But let us get back to subject of the “name change.” Some say that the State Affairs Commission reminds of a similar Chinese authority, others identify it with the Committee on State and Government Affairs, which implemented reforms during progressive transformations of the end of the 19th century. Yes, the recent change might indicate that military officers will no longer be given a high priority in the new Commission. On the other hand, all three Kim Jong-un’s aids—Hwang Pyong-so, Choe Ryong-hae and Pak Pong-ju became part of the new institution. Hwang represents the armed forces, Pak — the government, Choe, who continues holding the rank of General — the party structures. Besides, the Defense Committee consisted not only of representatives of the military, but also from civilian experts.

It seems that the assignment of a name should symbolize the ending of the period of hardships, which had required the creation of an extraordinary supreme authority. The new name institutionalizes Kim Jong-un’s position, while giving hope that North Korea is entering a new era, where “the Arduous Marches” will become history, and the country will see a gradual improvement of the overall situation.

Thought the Chairman of the State Affairs Commission is now an elective position, the probability of changes is slim. And, unless some extraordinary force majeure strikes the Democratic People’s Republic of Korea, Kim Jong-un will be re-elected to this post time and time again. From the outside, though, this “face lift” gave the state government structure a more democratic appearance.

As for the economic development, speaking at the session, Pak Pong-ju promised to exert every effort to achieve the goals set at the last convention of the Workers’ Party of Korea. He mentioned the power, light and agricultural sectors of economy as those with the highest priority, which means that conservative transitions will continue. As for the five-year plans, it should not be forgotten that the Democratic People’s Republic of Korea exists in a hostile environment. Though this statement might seem somewhat arbitrary, North Koreans believe that they have no allies that would patronize them as the US patronizes South Koreans, for example. Moreover, nobody makes a secret that aggressive regime change plans do exist.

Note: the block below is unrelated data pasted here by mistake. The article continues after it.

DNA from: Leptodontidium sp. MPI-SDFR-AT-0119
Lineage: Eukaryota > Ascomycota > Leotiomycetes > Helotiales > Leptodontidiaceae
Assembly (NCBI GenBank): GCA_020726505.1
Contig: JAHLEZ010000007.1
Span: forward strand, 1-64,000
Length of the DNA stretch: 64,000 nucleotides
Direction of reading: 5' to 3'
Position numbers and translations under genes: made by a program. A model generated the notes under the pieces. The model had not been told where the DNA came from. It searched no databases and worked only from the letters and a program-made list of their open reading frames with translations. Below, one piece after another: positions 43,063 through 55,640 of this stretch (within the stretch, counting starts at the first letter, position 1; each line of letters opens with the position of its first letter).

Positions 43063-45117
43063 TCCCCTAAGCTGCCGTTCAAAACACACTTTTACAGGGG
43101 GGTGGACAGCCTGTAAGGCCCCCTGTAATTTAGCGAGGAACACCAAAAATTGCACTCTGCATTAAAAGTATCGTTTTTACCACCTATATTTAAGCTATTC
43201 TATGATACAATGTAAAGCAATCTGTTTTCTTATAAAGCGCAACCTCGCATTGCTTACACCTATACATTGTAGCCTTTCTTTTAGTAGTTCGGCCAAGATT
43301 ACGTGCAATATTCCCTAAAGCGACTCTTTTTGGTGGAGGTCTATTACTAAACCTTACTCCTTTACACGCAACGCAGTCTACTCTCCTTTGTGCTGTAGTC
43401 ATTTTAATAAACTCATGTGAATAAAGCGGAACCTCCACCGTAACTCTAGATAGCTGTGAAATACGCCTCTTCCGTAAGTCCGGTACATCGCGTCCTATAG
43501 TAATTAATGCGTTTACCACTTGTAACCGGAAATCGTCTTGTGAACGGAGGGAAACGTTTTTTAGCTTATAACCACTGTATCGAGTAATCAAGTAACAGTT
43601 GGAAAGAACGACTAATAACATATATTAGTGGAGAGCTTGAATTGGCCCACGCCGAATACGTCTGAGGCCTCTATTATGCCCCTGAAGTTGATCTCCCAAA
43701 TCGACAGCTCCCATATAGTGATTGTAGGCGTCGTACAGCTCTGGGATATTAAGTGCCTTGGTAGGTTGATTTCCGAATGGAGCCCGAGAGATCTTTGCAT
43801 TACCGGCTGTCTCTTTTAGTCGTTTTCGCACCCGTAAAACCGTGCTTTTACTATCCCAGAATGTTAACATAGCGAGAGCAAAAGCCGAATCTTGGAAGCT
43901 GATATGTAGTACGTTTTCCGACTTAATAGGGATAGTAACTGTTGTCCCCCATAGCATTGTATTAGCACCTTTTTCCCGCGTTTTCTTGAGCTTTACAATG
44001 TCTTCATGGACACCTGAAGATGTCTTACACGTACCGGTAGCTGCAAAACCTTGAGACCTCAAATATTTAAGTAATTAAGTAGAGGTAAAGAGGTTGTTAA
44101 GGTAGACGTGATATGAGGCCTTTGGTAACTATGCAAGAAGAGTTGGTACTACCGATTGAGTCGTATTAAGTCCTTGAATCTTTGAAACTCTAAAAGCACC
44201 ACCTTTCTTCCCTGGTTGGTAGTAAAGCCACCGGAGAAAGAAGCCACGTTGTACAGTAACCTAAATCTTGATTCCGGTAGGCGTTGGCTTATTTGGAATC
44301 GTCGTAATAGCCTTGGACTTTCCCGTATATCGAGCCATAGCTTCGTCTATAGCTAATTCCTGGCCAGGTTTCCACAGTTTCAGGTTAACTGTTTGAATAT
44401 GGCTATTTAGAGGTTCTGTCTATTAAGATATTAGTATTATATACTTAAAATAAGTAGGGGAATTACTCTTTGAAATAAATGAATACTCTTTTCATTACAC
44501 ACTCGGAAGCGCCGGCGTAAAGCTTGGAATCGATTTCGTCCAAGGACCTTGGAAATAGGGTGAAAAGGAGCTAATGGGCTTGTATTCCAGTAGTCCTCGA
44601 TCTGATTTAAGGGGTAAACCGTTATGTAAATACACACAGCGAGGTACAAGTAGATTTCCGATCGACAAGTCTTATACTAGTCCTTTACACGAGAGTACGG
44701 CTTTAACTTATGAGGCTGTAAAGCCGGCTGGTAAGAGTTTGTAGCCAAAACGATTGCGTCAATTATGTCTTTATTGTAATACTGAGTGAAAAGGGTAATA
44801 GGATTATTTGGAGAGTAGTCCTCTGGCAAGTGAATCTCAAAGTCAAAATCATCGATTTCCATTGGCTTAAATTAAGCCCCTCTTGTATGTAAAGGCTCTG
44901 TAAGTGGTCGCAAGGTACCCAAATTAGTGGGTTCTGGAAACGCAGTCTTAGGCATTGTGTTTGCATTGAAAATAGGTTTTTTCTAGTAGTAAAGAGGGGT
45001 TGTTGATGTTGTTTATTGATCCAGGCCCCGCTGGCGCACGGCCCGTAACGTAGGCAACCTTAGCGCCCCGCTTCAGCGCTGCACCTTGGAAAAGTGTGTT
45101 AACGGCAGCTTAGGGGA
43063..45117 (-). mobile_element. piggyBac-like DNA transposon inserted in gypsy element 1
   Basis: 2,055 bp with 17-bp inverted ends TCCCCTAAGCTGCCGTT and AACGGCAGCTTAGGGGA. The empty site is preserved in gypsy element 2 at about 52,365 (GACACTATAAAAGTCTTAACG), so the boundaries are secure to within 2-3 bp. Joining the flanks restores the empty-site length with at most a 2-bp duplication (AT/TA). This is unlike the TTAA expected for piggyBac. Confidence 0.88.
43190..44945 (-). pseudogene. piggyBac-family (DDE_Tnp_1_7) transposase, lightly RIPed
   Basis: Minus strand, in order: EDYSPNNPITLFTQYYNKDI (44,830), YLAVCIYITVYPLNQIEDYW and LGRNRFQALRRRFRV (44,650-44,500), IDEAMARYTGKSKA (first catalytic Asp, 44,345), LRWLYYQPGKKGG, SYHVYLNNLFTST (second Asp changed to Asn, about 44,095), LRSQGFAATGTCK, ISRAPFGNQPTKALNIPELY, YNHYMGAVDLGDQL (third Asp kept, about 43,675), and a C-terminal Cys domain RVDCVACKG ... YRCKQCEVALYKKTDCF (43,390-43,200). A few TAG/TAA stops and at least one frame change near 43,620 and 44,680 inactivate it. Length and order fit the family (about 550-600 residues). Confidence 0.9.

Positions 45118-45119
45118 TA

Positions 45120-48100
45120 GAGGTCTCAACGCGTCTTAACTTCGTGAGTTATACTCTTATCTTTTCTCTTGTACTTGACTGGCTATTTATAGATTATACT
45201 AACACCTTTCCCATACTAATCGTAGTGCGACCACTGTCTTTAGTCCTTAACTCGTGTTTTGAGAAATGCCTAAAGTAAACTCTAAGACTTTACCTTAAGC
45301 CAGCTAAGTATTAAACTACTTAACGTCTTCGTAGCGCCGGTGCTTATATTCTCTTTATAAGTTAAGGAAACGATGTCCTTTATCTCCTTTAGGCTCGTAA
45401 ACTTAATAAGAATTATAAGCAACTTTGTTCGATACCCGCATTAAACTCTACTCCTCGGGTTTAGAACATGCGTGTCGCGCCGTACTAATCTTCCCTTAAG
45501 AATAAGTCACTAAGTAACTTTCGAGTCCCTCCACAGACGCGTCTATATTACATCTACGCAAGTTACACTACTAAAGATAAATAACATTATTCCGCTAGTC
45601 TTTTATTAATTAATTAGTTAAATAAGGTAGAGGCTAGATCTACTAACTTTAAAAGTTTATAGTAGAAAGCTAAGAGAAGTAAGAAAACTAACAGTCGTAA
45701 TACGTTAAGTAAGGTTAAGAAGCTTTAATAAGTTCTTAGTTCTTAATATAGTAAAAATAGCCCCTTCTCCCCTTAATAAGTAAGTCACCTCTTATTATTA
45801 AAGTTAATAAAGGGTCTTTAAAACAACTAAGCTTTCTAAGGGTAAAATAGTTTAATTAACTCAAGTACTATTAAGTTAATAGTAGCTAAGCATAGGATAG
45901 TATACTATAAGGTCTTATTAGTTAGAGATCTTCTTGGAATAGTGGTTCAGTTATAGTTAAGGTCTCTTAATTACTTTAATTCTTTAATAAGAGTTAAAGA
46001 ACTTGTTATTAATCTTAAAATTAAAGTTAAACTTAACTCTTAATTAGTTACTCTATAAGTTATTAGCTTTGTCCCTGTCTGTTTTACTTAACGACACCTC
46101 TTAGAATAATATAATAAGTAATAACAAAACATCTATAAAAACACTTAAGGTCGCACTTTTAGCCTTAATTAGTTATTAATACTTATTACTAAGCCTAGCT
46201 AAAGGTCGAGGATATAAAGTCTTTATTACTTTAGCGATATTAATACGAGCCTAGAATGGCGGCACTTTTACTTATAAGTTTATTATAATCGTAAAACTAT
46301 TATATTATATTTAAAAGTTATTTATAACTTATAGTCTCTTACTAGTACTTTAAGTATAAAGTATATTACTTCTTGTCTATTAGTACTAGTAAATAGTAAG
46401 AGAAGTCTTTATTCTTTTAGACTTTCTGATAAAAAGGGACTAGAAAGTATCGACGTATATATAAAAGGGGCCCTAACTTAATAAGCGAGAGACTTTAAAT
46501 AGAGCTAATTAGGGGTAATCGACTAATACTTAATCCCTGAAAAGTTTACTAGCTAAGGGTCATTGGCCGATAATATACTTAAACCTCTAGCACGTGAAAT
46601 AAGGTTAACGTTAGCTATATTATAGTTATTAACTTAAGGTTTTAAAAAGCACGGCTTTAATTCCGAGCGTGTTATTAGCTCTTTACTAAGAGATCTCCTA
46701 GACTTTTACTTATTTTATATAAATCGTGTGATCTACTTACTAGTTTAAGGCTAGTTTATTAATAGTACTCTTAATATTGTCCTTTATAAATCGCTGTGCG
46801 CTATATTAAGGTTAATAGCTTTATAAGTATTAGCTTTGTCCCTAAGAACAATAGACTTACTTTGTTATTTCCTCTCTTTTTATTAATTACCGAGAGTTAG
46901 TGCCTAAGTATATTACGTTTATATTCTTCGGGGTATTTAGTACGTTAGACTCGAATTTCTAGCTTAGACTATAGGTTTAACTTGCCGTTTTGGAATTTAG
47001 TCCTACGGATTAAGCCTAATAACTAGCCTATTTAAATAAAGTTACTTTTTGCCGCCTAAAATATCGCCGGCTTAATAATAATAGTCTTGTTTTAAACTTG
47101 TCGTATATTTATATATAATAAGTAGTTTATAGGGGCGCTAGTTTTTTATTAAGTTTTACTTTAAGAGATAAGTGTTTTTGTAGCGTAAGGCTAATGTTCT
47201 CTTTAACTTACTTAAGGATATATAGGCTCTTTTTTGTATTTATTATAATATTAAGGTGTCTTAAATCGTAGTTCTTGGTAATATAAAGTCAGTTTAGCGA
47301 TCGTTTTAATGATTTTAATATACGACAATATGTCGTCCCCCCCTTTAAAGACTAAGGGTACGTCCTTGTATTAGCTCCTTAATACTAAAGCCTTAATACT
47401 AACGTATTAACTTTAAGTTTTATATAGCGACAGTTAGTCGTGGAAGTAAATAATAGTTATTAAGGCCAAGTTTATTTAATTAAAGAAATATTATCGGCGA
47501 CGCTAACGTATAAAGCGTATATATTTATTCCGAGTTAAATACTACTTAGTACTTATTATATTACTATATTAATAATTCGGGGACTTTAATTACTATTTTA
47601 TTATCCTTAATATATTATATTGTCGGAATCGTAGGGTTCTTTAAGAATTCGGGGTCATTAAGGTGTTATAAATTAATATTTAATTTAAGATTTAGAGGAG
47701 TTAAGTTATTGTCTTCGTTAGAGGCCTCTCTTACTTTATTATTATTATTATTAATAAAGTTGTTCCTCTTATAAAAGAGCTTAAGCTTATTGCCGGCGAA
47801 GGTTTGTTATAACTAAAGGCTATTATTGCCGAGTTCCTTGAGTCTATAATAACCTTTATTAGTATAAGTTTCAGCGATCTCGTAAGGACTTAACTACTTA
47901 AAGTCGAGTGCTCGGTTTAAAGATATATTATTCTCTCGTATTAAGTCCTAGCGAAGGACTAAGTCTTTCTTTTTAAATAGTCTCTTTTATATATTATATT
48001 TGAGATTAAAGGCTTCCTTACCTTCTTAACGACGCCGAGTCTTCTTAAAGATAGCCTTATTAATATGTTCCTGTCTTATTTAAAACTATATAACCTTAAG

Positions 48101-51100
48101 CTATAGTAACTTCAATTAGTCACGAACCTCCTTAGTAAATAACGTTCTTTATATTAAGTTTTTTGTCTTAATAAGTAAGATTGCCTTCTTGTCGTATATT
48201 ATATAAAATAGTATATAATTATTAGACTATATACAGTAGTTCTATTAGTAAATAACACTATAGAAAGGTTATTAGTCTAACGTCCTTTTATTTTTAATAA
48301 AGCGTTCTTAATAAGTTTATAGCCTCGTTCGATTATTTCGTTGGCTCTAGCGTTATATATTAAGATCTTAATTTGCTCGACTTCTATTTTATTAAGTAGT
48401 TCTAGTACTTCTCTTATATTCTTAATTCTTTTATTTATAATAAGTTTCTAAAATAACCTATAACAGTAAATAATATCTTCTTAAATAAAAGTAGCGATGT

In such extraordinary circumstances, the country has no choice but to take steps to protect its sovereignty. And a whole range of a pre-war and war time measures it is implementing are just a natural reaction to the external challenge. Just recall that the capitalist states also introduced certain restrictions during WWII. Park Chung-hee did not shy away from five-year plans either, with the only difference that they were of a suggestive nature.

Thus, though the title changed, the essence remains unaltered. The Democratic People’s Republic of Korea remains true to its line of policy.

Konstantin Asmolov, Ph.D, Leading research fellow of the Center for Korean Studies, Institute of Far Eastern Studies, Russian Academy of Sciences, exclusively for the online magazine “New Eastern Outlook.